Thursday, 6 February 2020

The impressive Coot nest built up from the bottom of the lake in 2ft 6in of water is an annual feature below the balcony of the Dell restaurant. A severe storm is forecast in a few days, and it's quite likely that the indefatigable Coots will have to build it again.

Tufted Ducks dodged around and below Mute Swans at the Peter Pan waterfront.

A Great Crested Grebe preened on the Serpentine.

These two Lesser Black-Backed Gulls have been on the tern raft in the Long Water for several days, looking as if they were planning to nest on it. The raft has been covered with plastic netting that would prevent terns from using it, but doesn't prevent a wide variety of other birds from visiting.

The male Little Owl near the Henry Moore sculpture was out on a branch enjoying the sunshine.

Two Dunnocks appeared: the one at the Lido restaurant ...

... and one of a pair near the bridge.

One of the Coal Tits here came out to be fed ...

... and the usual three Jays followed us along the edge of the Long Water.

There were plenty of Redwings on the Parade Ground ...

... and a couple of Mistle Thrushes.

Blossoming trees beside the Serpentine attracted Buff-Tailed Bumblebees ...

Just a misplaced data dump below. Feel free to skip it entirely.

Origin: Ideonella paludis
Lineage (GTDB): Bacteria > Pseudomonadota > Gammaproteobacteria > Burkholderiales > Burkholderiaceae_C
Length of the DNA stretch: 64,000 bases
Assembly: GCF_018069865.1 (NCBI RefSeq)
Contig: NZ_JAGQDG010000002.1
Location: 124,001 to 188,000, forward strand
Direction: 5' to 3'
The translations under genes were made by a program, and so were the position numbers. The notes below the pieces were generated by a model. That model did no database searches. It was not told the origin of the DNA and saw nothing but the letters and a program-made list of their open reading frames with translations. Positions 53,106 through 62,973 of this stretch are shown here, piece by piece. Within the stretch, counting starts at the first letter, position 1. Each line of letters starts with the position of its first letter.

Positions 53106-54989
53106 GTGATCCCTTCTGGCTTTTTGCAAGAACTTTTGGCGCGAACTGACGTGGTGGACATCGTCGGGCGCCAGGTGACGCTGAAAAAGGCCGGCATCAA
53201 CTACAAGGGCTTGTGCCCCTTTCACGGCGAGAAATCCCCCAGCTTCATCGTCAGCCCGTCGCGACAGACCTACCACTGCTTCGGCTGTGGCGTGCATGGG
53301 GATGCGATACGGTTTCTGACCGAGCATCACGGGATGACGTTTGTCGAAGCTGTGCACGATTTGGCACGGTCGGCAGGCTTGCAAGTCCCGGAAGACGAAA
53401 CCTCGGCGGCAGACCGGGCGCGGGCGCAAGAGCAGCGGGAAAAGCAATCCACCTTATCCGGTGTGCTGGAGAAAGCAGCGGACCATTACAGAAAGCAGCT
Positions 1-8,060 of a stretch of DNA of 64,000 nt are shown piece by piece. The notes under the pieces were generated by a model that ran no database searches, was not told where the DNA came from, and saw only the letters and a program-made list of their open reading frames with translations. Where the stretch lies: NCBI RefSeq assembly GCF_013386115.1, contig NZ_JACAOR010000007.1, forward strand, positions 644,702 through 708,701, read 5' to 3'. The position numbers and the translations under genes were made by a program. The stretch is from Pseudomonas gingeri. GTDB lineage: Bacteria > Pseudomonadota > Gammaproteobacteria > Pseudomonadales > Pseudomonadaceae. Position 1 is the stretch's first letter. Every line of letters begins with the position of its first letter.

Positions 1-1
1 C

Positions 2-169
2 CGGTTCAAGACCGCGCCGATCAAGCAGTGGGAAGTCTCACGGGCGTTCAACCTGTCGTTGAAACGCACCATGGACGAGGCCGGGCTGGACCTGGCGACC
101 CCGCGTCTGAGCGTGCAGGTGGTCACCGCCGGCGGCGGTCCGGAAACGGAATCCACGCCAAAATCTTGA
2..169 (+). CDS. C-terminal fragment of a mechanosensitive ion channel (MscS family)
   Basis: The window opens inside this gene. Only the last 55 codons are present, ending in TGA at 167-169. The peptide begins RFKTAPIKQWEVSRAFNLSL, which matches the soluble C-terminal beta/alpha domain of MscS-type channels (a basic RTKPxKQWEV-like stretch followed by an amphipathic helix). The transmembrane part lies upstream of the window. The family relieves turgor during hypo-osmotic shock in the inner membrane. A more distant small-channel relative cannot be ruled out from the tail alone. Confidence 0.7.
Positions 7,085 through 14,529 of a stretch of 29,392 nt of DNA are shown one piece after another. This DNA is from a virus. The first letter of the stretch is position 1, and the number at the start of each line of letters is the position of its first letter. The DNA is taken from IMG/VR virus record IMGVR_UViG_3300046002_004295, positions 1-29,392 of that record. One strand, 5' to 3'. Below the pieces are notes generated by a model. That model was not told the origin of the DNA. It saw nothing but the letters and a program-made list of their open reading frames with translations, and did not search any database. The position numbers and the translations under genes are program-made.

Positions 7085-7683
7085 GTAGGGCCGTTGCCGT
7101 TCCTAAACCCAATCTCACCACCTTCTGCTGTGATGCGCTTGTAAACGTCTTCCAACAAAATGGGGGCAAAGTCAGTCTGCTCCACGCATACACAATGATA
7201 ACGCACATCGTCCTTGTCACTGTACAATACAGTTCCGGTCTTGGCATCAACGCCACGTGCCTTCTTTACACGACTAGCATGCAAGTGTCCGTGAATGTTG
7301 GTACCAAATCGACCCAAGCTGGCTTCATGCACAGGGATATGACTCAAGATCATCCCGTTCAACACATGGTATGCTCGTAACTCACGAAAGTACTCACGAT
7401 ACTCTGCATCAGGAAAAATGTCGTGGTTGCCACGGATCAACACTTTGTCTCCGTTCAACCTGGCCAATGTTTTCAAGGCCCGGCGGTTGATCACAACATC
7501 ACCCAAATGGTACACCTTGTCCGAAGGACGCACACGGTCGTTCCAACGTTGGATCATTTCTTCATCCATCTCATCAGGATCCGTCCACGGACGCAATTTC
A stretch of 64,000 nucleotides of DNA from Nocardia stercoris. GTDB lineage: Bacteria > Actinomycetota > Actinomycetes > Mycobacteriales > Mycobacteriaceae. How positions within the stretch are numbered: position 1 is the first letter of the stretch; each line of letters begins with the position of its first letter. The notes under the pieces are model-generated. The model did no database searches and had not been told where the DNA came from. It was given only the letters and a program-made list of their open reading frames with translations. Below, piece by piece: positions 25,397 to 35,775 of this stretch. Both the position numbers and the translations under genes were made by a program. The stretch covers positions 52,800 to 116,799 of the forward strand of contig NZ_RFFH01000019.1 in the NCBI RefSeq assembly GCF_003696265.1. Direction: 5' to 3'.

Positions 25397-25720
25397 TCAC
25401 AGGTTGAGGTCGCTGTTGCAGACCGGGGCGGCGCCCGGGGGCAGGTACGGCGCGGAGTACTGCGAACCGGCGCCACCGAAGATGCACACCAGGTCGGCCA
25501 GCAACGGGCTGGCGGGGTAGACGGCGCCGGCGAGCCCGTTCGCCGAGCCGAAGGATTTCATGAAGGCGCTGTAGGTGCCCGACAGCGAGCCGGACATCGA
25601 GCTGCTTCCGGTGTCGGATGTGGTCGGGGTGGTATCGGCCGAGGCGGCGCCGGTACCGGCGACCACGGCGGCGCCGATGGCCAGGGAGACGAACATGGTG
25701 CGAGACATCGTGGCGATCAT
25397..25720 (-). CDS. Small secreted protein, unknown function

... and a hoverfly that I can't identify.

Update: Conehead54 says it is probably Eristalis pertinax, which have the aquatic 'rat-tailed maggot' larvae that can often be seen here being dragged out of the water by hungry Black-Headed Gulls.

The Royal Artillery passed through Hyde Park on their way to fire a gun salute in Green Park celebrating the Queen's accession to the throne in 1952.


  1. No wonder those horses always seem nervous- all that shooting. Was the truck part of the procession, to pick up droppings?

    1. The sweeper lorry followed at a discreet distance, hence the break in the video, but it seemed a fitting coda to the grand procession. I think the horses are well used to the bangs -- which incidentally are half charges of black powder and not nearly as loud as firing a real shell with modern propellant.

  2. During military parades here trucks pick up after horses immediately after mounted units pass from the spectators' sight. It is quite anticlimatic, although surely more hygienic.

    Those are splendid horses, to be sure. I don't know much about horse breeds: are those pure English breeds?

    I'm a bit nervous about that massive storm. Is it going to be bad?

    1. The finest 'English thoroughbred' horses, the ideal to which breeders aspire, are actually descendants of two oriental horses, the Godolphin Arab and the Byerley Turk.

      Who knows what or even whether the storm will be? British weather forecasting is a gamble against chaos.

  3. Ralph, your hoverfly looks like one of the dronefly group- Eristalis pertinax, which have the aquatic rat-tailed maggot larvae, though a thick organic sludge will suffice!

    It was a stunning day one the fog tardily lifted. Hopefully no fog this morning as I'm off to do my WeBS this morning!

    1. Thanks for the information, which I'll add to the main text. Good luck with the count. I'll be doing mine on Monday as always, since weekend crowds in the park make it impossible on the scheduled Sunday.